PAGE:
- Dungey says she was taken aback, but “I’m not quite ready to pull that trigger at this moment" on a Season 2 renewal
- Fox News stars celebrate Roseanne's ratings: "The 'Proud Deplorable' SMASHES expectations," tweeted Sean Hannity
- Rush Limbaugh wonders if pro-Trump shows will become a network trend
- A market-by-market comparison reveals Roseanne beat Will & Grace even in big cities like New York and L.A.
- Roseanne revival was good, but not because of Roseanne Barr
- John Goodman wasn't expecting massive viewership
- Becky's surrogacy storyline is problematic
- A warning: Reboots tend to fade after nostalgia factor wears off -- Will & Grace's demo audience has dropped substantially
Posted Tuesday 3/27/18 at 7:23PM EDT
Roseanne is the rare revival that works because it embraces how much has changed
The Roseanne revival is unlike the first season of The X-Files revival, which came back as if nothing had changed and as if its characters hadn't aged. As Alan Sepinwall notes, "great TV shows tend to be the product of a specific time in the lives of three groups: the characters on the show, the people making it, and the people watching it. When shows get brought back from the dead years later, one or more of those groups is different, yet too many shows in the recent flood of revivals try to go about business as usual, assuming the old material will work no matter the context, when instead the new episodes at best come across as pale imitations of what these shows used to be. The handful of revivals that have creatively justified their existence have tended to be the ones that acknowledge those changes." A Roseanne revival looked the most likely to be out of step because so much has changed in 21 years. "Wonderful as so much of ’80s and ’90s Roseanne was, few revivals have had higher potential for feeling wildly out of step in the current environment," says Sepinwall. "Instead, the three episodes ABC gave to critics ... smartly lean into everything that’s different from when we last left the Conners, much less from when we first met them. It’s the rare revival that not only justifies its existence, but draws most of its strength from how much time has passed and what’s happened in the interim."
- A Trump-supporting Roseanne allows the show to blissfully wander into one of "2018 pop culture’s demilitarized zones"
- Roseanne Barr's name is in the title, but she has stepped back and is no longer the driving force
- The sitcom voice is intact, but the zinger-based dialogue and rhythms can feel dated
- Roseanne is rough around the edges: The timing is a little off, the punchlines don't land
- Roseanne Barr is missing her character's famous charisma -- she is early on her reactions and slow with her delivery
- The jokes are dry and scrape the surface of meanness, while never lacking warmth
- Roseanne provides the catharsis needed in our toxic climate
- The reboot unfortunately simplifies politics into easy partisanship
- The writing lets the Conners be "woke" without proclaiming itself as such
- Season 9 of Roseanne was a mess: Can the reboot ignore it?
- It makes sense that Roseanne Conner would pick Trump over Hillary Clinton
- It doesn't ring true that Roseanne Conner would be a Trump voter
- Showrunner Bruce Helford: Why I returned 25 years after I was fired
- Darlene Conner was always Roseanne's secret ingredient and best hope
- Newcomer Emma Kenney says politics were taboo on set
- From Leonardo DiCaprio to Ellen DeGeneres: Here are Roseanne celebrity guest cameos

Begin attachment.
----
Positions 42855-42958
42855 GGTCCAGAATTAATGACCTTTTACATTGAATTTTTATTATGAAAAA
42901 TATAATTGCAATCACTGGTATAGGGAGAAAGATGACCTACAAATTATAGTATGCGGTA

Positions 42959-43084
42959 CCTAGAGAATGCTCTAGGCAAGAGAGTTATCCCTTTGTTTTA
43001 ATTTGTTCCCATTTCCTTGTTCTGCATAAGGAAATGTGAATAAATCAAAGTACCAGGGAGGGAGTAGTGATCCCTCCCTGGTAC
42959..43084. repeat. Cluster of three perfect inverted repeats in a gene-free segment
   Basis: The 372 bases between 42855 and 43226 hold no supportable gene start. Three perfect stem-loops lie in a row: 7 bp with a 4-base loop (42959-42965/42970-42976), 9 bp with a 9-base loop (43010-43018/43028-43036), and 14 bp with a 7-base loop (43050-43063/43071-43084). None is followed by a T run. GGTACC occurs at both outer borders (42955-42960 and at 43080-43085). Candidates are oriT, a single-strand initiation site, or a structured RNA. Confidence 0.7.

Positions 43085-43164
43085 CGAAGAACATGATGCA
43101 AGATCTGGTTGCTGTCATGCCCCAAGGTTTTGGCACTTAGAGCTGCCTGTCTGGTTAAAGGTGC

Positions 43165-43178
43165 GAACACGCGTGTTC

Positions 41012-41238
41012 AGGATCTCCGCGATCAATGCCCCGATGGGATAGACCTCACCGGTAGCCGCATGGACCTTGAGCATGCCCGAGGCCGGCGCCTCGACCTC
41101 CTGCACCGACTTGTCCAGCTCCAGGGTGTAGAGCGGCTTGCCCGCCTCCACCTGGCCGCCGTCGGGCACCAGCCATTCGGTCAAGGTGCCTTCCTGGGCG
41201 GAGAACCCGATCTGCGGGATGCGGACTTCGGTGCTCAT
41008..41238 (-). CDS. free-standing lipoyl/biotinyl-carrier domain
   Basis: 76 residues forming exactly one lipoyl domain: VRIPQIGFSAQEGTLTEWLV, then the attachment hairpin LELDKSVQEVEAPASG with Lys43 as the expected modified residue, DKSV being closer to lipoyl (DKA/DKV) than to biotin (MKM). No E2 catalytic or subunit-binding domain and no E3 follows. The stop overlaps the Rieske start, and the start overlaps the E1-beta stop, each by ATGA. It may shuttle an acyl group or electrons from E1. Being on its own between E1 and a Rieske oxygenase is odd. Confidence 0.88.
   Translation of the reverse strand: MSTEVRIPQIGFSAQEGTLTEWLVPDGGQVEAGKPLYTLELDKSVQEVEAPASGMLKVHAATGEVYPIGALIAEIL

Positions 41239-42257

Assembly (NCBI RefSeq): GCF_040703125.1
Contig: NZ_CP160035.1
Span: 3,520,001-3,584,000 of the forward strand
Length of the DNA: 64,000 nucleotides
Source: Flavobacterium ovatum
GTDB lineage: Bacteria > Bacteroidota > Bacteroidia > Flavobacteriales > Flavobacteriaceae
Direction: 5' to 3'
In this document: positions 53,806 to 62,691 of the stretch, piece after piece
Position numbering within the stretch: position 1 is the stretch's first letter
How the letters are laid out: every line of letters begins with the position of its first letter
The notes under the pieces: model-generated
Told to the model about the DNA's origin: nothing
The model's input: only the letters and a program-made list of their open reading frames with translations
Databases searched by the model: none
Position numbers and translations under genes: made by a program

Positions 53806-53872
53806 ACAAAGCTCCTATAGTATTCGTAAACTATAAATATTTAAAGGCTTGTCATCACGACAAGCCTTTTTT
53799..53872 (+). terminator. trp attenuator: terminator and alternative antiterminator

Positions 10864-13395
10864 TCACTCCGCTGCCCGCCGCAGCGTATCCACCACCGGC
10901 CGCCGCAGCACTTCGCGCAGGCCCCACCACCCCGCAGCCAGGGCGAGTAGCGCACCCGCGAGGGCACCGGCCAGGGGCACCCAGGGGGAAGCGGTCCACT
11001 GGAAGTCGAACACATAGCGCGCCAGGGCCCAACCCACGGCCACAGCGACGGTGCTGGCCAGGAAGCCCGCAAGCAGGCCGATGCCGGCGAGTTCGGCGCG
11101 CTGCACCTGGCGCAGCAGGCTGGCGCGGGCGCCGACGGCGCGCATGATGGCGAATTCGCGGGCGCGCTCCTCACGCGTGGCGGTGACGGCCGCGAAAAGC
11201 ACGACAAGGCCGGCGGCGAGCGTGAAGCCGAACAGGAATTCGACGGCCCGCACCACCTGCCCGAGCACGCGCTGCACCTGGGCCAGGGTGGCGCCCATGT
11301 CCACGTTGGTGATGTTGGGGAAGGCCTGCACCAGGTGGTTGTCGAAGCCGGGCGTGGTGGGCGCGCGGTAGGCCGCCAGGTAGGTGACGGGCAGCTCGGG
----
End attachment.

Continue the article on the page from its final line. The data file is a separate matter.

Posted Friday 3/23/18 at 9:54PM EDT
On the Roseanne reboot, it is Darlene who is the "emotional heart" of the story
Media attention on the Roseanne reboot has focused on Roseanne Conner being a Trump voter. But the new Roseanne isn't a forum for Roseanne Barr's ideologies because the three episodes sent to critics "decenter Roseanne in a slight but remarkable way, ceding the emotional heart of the story to Darlene: unemployed, single-parenting two kids, and trying to figure out how best to raise them in her parents’ house," says Anne Helen Peterson. That the focus would be on Darlene makes sense since it was Sara Gilbert who orchestrated the revival. "The camera still starts and stops on Roseanne in the iconic opening credit sequence, but she has effectively ceded the moral center of the show," says Peterson. "Darlene was always the most independent of the Conner children. But she was also the most like Roseanne: irreverent, acerbic, thrilled by her capacity to undercut others’ expectations of her, yet blessed with a seemingly innate ethical clarity. She wasn’t scared to wound others, and yet, like her mother, she was secretly sensitive. Roseanne used those qualities to school her children and prepare them to be better people in the world. And what makes the new Roseanne work — despite its star, and what’s become of her — is the show’s willingness to let Darlene use the same strategies on her own parents. Roseanne remains committed to a certain sort of realism. But this time, part of that realist project is allowing a feminist daughter to reject the cynicism of her mother and forge her own path forward."
Posted Thursday 12/21/17 at 2:06PM EST
Here’s the first look at Darlene and David’s kids from the Roseanne revival
Shameless’ Emma Kenney will play their 14-year-old daughter, while newcomer Ames McNamara will play “gender-fluid” son Mark. ALSO: How Becky No. 2 Sarah Chalke will be incorporated into the revival.
Posted Wednesday 12/13/17 at 2:42AM EST
Check out the first image from ABC’s Roseanne reboot
Not much seems to have changed in a photo EW shared of Roseanne Barr, John Goodman and Sara Gilbert reprising their famous roles.
Posted Wednesday 9/06/17 at 11:14PM EDT
Sara Gilbert: It was John Goodman’s appearance on The Talk that led to Roseanne reboot
I had been talking personally in my own life about, Is it possible? Oh, maybe it would just have to be a spin-off, probably everybody wouldn’t do it,” Gilbert tells EW. “Then John came on and said, ‘Hell yeah,’ or whatever he said, and then I had a moment where I thought, Oh wow, maybe everybody will do this.”